August 19, 2018
No matter how sparkling your personality, or how conventionally attractive your face, a good nickname can do wonders for your reputation.
I’m not talking about a simple truncation of your name. That’s not special. Everyone can do it, including short-named people, although their options are sometimes limited to just a single letter. No; that kind of nickname only exposes the laziness of friends and family.
I’m talking about nicknames that tell a story, a mythos that can precede you. It’s your personal brand from other peoples’ mouths. They might as well be wearing T-shirts about you. If you can pull off a cool nickname, what more do you need?
Some people can’t, though, and I’m almost certainly one of them. But here are some nicknames that I could have, if I changed some fundamental things about myself:
My limbs are long and spindly for sure, and if you ever saw me on the wall at the climbing gym, you might be like, “Yo, buddy, where’s your egg sac?” or even just feel a bit disgusted inside.
But I doubt I’d ever be able to make this one stick. Maybe a neck tattoo would help, or if I were publicly cruel to more strangers.
For someone as tall and thin as me, with the ability to get under peoples’ skin, “The Needle” would be an apt nickname, and it might cause people to think twice before fuckin’ with me (as sometimes they do). “There’s the Needle,” they’d say. “Better stay out of his way.”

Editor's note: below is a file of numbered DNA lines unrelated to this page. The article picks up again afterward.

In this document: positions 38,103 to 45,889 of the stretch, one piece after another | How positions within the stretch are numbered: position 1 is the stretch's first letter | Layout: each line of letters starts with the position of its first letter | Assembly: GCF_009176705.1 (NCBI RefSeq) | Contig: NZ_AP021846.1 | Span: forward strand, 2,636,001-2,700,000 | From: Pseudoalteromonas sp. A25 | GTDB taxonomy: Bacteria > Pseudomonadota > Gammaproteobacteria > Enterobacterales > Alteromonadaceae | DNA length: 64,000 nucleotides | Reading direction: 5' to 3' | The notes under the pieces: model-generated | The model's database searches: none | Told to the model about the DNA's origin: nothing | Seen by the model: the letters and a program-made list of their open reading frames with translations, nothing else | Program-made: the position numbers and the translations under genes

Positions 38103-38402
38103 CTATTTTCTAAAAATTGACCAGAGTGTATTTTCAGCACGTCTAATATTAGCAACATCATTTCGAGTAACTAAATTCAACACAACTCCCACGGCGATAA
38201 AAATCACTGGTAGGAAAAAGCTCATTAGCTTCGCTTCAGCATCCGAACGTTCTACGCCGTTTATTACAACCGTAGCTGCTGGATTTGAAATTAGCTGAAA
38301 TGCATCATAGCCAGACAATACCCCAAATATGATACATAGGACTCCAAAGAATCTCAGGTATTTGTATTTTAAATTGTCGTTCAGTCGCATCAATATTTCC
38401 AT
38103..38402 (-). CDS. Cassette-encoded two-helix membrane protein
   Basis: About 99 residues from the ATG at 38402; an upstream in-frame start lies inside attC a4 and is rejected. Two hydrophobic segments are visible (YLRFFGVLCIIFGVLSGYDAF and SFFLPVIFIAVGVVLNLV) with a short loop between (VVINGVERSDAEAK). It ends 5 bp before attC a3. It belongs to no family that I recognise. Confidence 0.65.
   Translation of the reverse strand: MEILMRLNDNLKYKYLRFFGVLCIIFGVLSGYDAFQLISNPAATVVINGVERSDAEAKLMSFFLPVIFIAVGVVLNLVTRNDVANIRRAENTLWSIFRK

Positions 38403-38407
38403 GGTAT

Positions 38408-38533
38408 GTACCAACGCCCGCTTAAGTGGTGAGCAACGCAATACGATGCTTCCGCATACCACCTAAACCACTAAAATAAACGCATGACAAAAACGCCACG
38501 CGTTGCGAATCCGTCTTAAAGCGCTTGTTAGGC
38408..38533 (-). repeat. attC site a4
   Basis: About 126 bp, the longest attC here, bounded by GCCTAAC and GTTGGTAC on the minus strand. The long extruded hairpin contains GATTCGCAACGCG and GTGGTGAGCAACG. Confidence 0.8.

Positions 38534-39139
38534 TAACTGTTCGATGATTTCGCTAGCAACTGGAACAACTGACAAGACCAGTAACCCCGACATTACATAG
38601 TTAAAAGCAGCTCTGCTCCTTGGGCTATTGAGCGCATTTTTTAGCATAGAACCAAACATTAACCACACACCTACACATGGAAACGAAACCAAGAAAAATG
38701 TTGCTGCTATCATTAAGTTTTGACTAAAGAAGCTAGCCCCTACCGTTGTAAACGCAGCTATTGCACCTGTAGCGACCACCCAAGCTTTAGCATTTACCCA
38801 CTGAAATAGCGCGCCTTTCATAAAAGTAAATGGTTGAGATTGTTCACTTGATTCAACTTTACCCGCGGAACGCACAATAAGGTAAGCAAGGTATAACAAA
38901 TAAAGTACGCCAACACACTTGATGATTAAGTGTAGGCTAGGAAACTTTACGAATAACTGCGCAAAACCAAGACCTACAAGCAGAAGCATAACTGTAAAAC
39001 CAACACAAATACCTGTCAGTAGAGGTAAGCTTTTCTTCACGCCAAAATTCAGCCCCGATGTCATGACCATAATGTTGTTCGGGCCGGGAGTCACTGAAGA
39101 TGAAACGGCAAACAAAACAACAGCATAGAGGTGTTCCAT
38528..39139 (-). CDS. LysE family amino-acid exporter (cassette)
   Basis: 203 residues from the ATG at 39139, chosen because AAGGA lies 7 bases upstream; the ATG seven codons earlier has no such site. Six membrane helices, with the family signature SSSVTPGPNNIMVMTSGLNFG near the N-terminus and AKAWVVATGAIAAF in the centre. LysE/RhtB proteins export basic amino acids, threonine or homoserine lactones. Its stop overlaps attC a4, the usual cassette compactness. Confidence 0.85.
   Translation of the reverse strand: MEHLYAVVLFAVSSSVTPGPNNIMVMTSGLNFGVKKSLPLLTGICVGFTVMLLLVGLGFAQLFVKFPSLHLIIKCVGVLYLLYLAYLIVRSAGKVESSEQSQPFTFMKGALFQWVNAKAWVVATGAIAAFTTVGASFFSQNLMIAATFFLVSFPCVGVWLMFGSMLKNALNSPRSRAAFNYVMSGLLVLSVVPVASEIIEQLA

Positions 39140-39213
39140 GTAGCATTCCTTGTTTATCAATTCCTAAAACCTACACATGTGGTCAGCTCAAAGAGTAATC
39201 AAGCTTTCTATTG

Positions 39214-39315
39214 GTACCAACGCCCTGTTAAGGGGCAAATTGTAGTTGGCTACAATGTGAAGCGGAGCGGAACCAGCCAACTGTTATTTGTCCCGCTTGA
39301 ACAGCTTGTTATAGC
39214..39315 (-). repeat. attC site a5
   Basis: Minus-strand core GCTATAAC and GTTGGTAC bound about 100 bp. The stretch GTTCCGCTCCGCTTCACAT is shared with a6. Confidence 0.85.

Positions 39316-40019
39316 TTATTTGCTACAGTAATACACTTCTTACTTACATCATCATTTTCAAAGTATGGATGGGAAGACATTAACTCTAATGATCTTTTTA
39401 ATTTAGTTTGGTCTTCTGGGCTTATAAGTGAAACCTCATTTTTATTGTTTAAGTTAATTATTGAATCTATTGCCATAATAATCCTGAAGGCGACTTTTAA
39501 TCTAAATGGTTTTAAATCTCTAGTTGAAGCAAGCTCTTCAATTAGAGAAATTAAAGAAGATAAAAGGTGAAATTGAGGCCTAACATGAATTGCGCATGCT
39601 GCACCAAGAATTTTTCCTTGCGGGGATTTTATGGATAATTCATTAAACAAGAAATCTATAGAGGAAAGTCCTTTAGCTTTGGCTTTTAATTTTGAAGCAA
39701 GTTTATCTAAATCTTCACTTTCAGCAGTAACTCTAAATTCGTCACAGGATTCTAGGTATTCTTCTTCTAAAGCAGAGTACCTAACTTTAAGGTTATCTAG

Unfortunately, it brings to mind intravenous drugs, and I have neither the heroin addiction nor the recovery story to give this one the proper credibility. Plus, there’s definitely the danger of people using the, “Is that because you’re such a prick?” line against me. I still can’t think of any comebacks to that one.
If I honed my insults a little better, so that they cut deep and cold, I could start getting people to call me “The Knife.” A prominent facial scar would definitely help drive the point home. But that’d take a certain commitment to insultcraft, and I’m not sure I’m prepared for the social consequences of that. I might have to start carrying a knife.
You know, because I’m so smooth? Unfortunately I’m slightly too clumsy to properly do this one justice, and I’d probably have to explain the name to people more often than not, which is decidedly un-smooth. Also, Microsoft mostly ruined this word, and I might not legally be able to use it for myself.
To bring it back to lacerations for a second, a good scar teases a story just as well or better than a nickname. Now, I know what you’re going to say: “If you want to cut your face so bad, just do it!” Ease up there. For this one it doesn’t even have to be the face. It could be the hand, or even a good one across the chest. If it’s not visible immediately, even better: people hear it and think, “where’s the scar?” and they can make up their own gruesome story.
The trouble with this one is competition. If someone else wants that nickname for themselves, all they have to do is get a wilder scar. And there are professionals that will do this for even just a few hundred dollars. I could end up with a kind of arms race on my hands. And what, then, if people instead start calling me “Gauze”?
So I guess I’ll just stick to my given name for now, at least until my personality changes, or I get a significant injury. I’ll re-evaluate if I ever get a motorcycle.